Fiagh Mac Hugh O'Byrne

O'Byrne, Fiagh Mac Hugh, chief of that sept of the O'Byrnes called Gaval-Rannall. His father, Hugh, who died in 1579, was far more powerful than The O'Byrne, and possessed a large tract of territory in the County of Wicklow. Upon the death of The O'Byrne, in 1580, Fiagh, who resided at Ballinacor, in Glenmalure, became the leader of his clan, and one of the most formidable of the Irish chieftains. In 1580 he joined his forces to those of Lord Baltinglass, and defeated Lord Grey in Glenmalure [see GREY, SIR ARTHUR].

After holding out in the rocky fastnesses of his principality for several years, he was, in 1595, driven up Glenmalure, and Ballinacor was occupied by an Anglo-Irish garrison. He then made terms, but seized the first opportunity of driving out the garrison and razing the fort. He was killed in a skirmish with the forces of the Lord-Deputy, in May 1597, and his head was impaled on Dublin Castle. The family estates were confirmed to his son, Felim, by patent of Queen Elizabeth, but he was ultimately deprived of them by the perjury and juggling of adventurers under James I., and although, in 1628, acquitted of all the charges brought against him, he was turned out upon the world a beggar. The genealogy of the different branches of the O'Byrnes, and the fate of Felim's descendants, will be found stated in the notes to Dr. Donovan's Four Masters, under the years 1578, 1580, and 1597.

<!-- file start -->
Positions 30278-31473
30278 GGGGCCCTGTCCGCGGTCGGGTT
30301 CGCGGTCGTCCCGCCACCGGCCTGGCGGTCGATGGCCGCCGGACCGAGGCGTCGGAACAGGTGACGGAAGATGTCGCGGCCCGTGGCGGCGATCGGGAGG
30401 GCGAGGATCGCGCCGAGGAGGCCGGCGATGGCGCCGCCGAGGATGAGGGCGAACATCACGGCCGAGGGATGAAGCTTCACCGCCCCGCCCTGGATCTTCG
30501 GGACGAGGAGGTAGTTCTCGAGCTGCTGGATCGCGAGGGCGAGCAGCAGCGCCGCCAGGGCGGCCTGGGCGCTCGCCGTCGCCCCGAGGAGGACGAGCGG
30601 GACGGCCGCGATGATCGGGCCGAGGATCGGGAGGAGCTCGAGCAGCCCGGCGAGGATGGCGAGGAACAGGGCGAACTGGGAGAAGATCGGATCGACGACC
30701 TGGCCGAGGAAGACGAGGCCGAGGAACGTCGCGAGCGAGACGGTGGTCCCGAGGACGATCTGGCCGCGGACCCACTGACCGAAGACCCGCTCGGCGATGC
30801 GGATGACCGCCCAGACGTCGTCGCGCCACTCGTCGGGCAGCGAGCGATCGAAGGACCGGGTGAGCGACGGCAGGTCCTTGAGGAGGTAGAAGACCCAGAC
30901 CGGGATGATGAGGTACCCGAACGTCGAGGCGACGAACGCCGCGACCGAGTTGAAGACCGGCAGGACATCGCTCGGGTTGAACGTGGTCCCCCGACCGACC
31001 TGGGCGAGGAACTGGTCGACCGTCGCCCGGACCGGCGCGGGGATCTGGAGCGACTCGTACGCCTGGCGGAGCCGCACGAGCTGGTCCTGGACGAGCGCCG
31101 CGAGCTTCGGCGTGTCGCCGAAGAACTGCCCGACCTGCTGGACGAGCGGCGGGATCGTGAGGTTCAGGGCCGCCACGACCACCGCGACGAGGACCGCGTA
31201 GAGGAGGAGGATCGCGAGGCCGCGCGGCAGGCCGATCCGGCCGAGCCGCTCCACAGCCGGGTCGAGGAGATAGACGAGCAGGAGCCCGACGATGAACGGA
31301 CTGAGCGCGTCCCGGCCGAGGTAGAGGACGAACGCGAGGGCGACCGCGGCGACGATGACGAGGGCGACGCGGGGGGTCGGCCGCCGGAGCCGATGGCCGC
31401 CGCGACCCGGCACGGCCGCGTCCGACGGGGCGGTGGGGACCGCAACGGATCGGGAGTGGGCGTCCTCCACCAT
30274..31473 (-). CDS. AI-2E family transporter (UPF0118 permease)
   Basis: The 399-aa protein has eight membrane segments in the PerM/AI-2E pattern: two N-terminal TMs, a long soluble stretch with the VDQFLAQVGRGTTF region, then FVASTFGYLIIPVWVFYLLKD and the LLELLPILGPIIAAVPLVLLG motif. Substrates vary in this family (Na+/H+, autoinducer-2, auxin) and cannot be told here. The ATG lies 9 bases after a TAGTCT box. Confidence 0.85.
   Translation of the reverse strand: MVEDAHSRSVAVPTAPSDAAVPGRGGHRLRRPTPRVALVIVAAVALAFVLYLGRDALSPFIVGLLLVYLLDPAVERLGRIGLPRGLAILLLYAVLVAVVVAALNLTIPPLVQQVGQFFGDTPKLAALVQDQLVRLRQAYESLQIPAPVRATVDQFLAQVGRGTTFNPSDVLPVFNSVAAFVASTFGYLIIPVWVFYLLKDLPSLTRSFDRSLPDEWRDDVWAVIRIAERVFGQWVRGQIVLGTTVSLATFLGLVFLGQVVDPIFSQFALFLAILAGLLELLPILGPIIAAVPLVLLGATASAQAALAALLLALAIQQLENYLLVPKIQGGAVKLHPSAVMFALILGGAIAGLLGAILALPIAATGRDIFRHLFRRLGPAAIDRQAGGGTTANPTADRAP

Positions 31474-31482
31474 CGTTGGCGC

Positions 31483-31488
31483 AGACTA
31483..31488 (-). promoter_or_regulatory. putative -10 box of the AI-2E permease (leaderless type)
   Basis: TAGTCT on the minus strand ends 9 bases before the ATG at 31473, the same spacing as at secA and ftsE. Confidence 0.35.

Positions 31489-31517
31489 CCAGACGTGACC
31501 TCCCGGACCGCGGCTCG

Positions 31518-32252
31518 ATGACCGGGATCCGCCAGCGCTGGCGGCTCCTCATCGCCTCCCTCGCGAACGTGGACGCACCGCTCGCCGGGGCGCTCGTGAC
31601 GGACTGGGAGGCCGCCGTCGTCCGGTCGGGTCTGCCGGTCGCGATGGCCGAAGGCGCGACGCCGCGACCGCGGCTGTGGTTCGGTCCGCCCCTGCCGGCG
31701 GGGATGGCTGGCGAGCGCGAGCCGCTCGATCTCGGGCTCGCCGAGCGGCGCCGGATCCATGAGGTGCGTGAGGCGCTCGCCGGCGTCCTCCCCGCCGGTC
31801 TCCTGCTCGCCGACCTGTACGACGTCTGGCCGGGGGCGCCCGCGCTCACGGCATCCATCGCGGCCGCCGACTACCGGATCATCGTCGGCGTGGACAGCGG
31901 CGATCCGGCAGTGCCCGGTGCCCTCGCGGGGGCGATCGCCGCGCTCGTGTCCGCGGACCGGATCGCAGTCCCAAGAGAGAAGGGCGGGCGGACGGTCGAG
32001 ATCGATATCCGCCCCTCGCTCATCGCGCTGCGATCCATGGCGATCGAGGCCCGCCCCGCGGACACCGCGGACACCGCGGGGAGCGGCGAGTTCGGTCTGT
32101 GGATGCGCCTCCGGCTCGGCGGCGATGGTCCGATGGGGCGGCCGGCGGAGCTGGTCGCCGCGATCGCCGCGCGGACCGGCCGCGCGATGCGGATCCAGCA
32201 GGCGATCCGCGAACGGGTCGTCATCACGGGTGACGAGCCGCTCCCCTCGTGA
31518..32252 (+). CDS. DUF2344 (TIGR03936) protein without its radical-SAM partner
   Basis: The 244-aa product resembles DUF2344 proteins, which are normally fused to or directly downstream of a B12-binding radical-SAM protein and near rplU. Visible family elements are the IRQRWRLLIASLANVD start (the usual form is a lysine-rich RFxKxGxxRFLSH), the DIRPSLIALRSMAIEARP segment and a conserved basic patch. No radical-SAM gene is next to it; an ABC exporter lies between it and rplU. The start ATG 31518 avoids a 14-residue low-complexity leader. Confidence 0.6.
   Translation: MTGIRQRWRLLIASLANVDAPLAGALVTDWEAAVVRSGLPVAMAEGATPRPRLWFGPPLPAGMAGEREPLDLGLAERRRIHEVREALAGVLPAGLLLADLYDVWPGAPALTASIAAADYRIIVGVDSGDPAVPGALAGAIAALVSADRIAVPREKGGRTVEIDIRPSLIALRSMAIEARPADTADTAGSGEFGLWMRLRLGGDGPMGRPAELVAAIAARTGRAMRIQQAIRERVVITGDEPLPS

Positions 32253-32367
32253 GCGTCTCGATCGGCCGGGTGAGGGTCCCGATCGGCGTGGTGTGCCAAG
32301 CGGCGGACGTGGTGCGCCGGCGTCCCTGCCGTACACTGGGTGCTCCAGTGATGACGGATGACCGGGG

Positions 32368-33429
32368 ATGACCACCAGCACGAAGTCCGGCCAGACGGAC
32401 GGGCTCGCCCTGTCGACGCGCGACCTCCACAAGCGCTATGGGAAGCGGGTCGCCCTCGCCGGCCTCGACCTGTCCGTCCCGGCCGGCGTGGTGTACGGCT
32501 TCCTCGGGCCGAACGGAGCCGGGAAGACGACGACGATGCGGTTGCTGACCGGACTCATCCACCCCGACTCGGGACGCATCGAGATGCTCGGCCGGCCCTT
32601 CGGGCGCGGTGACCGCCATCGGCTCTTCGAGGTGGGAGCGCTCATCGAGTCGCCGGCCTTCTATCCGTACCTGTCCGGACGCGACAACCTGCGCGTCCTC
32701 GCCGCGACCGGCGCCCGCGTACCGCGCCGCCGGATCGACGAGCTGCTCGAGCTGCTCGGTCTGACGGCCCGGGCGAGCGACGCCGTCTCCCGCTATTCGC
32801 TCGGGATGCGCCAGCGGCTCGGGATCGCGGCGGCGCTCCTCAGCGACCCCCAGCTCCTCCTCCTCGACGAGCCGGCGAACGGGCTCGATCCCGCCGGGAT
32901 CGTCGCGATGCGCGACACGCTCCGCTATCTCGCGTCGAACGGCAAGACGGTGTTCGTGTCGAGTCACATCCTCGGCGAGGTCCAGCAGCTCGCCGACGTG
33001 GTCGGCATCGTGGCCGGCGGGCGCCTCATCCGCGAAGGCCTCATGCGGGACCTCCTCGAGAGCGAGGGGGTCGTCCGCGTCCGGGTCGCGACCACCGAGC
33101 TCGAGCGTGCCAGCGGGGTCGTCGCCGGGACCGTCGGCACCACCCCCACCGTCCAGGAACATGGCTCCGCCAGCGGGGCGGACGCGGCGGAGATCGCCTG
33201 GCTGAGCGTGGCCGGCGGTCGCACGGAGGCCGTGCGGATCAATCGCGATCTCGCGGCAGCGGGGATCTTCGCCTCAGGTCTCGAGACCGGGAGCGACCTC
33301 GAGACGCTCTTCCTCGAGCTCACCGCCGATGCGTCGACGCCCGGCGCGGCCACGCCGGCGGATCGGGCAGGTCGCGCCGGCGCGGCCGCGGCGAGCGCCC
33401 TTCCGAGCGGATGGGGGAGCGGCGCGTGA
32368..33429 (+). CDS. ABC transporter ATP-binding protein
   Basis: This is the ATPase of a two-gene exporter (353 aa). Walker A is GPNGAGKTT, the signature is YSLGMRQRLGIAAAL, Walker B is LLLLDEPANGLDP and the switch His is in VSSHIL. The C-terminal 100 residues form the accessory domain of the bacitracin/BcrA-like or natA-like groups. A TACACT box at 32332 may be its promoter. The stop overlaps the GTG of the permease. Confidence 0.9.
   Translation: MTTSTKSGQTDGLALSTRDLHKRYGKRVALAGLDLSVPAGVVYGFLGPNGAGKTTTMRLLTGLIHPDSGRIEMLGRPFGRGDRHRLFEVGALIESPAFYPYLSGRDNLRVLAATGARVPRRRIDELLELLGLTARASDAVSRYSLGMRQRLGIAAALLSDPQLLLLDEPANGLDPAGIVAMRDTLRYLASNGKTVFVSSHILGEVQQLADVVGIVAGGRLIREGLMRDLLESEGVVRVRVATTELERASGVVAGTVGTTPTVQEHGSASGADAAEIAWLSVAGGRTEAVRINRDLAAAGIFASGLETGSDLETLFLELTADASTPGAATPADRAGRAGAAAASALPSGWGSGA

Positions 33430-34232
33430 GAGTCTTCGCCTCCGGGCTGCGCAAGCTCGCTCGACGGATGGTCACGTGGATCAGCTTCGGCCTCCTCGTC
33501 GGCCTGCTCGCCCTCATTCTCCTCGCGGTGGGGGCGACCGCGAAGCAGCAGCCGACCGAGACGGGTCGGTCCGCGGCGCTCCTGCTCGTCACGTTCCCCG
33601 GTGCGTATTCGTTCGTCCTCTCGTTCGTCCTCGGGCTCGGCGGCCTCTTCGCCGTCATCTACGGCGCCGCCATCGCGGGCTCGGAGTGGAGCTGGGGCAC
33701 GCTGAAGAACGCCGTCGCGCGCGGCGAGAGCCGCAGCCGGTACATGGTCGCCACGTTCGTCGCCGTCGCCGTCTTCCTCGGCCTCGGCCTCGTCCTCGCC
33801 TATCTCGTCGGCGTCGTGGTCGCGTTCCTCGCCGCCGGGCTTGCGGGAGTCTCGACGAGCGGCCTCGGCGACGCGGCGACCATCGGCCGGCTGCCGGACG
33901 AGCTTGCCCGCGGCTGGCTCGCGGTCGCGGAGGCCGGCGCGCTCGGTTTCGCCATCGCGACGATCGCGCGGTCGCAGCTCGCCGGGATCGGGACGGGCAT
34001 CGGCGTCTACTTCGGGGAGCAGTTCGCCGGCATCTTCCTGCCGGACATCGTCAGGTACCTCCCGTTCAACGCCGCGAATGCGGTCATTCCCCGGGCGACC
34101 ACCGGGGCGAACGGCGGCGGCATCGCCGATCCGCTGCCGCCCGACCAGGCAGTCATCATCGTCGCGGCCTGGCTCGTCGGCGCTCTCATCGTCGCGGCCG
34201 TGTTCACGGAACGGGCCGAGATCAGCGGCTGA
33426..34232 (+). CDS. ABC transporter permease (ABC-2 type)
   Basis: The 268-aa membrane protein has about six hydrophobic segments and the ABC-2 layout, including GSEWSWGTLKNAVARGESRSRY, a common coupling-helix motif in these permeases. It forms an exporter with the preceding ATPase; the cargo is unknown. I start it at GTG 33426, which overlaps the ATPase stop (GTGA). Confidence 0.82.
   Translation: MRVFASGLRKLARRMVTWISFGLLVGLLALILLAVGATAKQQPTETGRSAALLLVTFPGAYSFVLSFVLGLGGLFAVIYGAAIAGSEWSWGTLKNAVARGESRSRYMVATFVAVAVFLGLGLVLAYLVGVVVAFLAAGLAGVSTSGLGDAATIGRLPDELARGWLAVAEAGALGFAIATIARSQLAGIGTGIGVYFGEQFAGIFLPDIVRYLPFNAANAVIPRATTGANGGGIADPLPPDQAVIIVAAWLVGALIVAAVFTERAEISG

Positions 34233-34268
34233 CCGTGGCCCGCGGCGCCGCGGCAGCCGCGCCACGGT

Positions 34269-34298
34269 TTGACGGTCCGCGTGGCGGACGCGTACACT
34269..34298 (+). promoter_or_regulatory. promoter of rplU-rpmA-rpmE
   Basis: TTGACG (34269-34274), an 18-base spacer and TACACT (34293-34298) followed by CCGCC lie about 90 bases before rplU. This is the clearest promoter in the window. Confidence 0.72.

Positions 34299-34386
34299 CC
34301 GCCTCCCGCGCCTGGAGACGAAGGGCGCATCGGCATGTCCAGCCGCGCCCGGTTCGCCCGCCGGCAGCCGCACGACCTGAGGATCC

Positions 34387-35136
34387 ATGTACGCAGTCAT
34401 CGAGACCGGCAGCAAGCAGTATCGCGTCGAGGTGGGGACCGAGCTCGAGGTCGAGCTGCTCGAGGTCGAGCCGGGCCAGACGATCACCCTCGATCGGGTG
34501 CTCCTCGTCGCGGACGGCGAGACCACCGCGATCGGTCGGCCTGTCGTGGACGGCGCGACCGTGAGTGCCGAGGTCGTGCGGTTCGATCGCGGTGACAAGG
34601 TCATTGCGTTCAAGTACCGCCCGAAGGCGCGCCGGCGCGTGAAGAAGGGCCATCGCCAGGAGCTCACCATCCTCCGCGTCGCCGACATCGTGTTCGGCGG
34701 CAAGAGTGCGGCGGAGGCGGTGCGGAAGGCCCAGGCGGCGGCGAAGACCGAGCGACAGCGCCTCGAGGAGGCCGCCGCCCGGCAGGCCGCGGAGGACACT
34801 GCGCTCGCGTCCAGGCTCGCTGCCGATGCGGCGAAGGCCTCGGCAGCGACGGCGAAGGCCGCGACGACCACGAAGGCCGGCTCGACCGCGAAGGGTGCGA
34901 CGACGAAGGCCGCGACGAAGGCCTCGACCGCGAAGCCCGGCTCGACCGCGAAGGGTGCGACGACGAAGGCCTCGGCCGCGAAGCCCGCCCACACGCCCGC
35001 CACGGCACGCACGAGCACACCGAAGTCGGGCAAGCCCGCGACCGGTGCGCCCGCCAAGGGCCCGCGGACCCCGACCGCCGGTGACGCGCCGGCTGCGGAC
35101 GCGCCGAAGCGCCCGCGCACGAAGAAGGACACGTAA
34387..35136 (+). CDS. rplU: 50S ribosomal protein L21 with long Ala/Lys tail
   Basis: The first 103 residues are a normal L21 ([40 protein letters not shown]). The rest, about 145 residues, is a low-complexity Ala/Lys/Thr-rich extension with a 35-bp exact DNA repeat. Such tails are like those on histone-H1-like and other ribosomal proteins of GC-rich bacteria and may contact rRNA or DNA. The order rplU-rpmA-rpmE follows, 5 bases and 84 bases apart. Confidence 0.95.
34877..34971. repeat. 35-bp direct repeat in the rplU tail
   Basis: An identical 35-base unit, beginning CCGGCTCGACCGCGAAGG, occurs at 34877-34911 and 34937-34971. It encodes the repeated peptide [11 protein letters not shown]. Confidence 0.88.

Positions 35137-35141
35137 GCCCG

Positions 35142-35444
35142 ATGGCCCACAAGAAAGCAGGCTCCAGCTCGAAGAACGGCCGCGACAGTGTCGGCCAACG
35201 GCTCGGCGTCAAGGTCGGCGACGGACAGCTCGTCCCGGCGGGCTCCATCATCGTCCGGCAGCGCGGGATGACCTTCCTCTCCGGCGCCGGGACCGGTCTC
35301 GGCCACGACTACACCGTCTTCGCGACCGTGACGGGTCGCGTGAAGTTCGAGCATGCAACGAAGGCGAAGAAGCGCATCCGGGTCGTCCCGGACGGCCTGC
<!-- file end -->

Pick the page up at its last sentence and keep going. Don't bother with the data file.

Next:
135. Four Masters, Annals of the: Translated by Owen Connellan. Dublin, 1846.

196. Irishmen, Lives of Illustrious and Distinguished, Rev. James Wills, D.D. 6 vols. or 12 parts. Dublin, 1840-'7.

233. Manuscript and Special Information, and Current Periodicals.